I Doubt It

A Sermon preached by the Rev. Nils Chittenden

Sunday, APRIL 28th, 2019

I have a problem with atheism. Not a personal problem, you understand, since it would be pretty hard to do my job if I didn’t believe in God…

Rather, I have a problem with people who say that they are atheists.

As you know, the letter ‘A’ means ‘without’ when placed in front of certain words. Place the letter ‘A’ in front of the word, ‘moral’ and it means, of course, ‘without morals’. ‘Theos’ in Greek means ‘God’. So ‘atheism’ means ‘without God’.

If someone is ‘amoral’, that doesn’t mean that morals don’t exist. They do, but that person has jettisoned morality. Someone who is amoral doesn’t think that morals don’t exist, per se, just that they have decided to live without them.

If you took the same argument for atheism, then what it would mean is that rather than arguing that God does not exist, they would argue that they do without God. However, what actually seems to be the case is that atheists vehemently believe that there is no God for them, or for anyone else either.

The problem I have with atheism is this: I find it supremely arrogant and closed-minded. I think that it is pure fundamentalism, actually. I think that atheists have closed their minds to anything or anyone that in any way differs from them. These are kind of people that think they are right about anything and everything and anyone who happens not to agree with them they judge to be idiots, little realizing that the only idiots in the room are they themselves.In some ways, curious though it might seem, I think that atheists and religious fundamentalists have more in common than they might think. In fact, I think that atheists ARE religious fundamentalists. Like any fundamentalist, all of their energy is devoted to the self-belief that they are right, and everyone else is wrong; and they end up having to devote every waking moment to ensuring that everything fits with their world view, which, quite apart from anything else sounds exhausting, doesn’t it?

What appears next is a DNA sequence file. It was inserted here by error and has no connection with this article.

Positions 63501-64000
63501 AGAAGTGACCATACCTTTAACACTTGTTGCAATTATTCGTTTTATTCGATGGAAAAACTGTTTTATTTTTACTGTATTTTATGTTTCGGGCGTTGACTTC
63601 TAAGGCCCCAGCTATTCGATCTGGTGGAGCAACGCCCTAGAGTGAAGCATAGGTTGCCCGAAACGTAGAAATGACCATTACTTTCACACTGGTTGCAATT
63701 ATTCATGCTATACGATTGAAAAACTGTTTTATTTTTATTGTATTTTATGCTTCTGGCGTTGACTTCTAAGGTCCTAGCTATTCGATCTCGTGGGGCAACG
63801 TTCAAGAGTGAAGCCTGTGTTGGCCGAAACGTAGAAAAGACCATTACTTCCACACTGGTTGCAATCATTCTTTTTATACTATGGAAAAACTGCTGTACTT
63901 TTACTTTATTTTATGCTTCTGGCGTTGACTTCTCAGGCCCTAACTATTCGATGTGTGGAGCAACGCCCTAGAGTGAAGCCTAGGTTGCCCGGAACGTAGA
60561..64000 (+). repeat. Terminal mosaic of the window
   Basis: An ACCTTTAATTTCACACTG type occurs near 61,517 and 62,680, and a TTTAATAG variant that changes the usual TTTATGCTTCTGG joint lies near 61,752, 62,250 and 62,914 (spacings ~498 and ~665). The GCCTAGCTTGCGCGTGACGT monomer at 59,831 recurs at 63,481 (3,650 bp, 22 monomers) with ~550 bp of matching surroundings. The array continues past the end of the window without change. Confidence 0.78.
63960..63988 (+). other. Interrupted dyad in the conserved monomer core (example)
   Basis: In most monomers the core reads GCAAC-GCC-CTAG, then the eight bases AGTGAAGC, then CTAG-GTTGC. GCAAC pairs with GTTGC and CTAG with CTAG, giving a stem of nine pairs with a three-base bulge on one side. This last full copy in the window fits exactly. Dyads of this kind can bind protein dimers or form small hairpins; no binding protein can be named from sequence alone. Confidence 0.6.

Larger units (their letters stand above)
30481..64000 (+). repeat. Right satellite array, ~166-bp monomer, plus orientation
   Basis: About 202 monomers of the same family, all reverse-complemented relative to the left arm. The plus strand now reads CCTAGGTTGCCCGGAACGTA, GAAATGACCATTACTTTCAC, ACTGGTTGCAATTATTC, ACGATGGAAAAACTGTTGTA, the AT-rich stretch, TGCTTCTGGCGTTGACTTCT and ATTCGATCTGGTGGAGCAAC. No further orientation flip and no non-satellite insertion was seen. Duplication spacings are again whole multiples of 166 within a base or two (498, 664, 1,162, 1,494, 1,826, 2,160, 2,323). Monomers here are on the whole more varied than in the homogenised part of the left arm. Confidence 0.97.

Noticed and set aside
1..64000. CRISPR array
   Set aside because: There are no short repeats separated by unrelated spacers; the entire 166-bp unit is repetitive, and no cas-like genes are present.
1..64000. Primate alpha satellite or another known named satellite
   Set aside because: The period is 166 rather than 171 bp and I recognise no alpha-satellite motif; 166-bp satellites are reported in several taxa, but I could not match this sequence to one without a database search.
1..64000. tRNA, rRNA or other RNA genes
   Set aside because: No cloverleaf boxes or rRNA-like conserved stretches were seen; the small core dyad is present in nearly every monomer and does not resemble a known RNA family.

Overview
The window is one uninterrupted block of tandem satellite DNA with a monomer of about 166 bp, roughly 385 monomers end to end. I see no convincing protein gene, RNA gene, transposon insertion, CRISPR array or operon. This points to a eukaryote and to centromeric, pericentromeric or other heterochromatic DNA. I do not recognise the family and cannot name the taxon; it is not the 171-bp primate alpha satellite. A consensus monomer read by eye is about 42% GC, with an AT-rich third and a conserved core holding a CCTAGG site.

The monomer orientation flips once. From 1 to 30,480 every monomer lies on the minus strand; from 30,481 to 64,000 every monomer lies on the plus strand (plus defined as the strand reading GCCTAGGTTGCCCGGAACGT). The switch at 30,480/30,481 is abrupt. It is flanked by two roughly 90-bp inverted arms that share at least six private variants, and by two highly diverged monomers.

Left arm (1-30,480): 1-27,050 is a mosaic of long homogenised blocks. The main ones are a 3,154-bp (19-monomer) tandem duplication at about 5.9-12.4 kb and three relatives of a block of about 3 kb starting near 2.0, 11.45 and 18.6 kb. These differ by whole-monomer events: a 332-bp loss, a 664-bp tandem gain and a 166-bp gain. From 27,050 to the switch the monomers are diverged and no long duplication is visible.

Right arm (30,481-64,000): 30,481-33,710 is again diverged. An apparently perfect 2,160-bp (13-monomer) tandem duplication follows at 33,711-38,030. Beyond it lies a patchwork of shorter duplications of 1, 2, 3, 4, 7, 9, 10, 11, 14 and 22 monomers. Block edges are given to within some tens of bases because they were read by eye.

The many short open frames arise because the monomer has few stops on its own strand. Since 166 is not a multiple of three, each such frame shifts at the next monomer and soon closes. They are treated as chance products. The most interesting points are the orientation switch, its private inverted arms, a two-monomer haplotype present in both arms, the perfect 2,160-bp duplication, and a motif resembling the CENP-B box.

Fundamentalists, whether atheists, or Christians, or Muslims, or Buddhists (hard to believe that there are fundamentalist Buddhists, but there you go….) share in common the traits of intolerance, arrogance, closed-mindedness and contempt for others. Not exactly stuff to put on your resume, is it?

So, now, a little aside. As I got to this point in writing my sermon I had a dawning realization. My views about atheists were… well, how could I put it…. a little closed-minded and judgmental? This is the supreme irony of ironies, isn’t it? I had become closed-minded about people being closed-minded. See how easy it is… it happens without one even noticing.

Professor Richard Dawkins and Ariane Sherine launching an atheism bus ad campaign.

Professor Richard Dawkins and Ariane Sherine launching an atheism bus ad campaign.

Professor Richard Dawkins and Ariane Sherine launching a bus ad campaign for atheism.

Professor Richard Dawkins and Ariane Sherine launching a bus ad campaign for atheism.

You see, the thing is that I thought I was absolutely right about atheists, and that they were wrong. But who am I to say where or where not they are in their minds? People are often on a journey. Even Professor Richard Dawkins, who is kind of the ‘Pope’ of atheism, likes to go to his Oxford college chapel for the service of Choral Evensong, which, in his own words, he describes as ‘transcendent’. Almost like his heart was looking for something that his head didn’t want him to look for.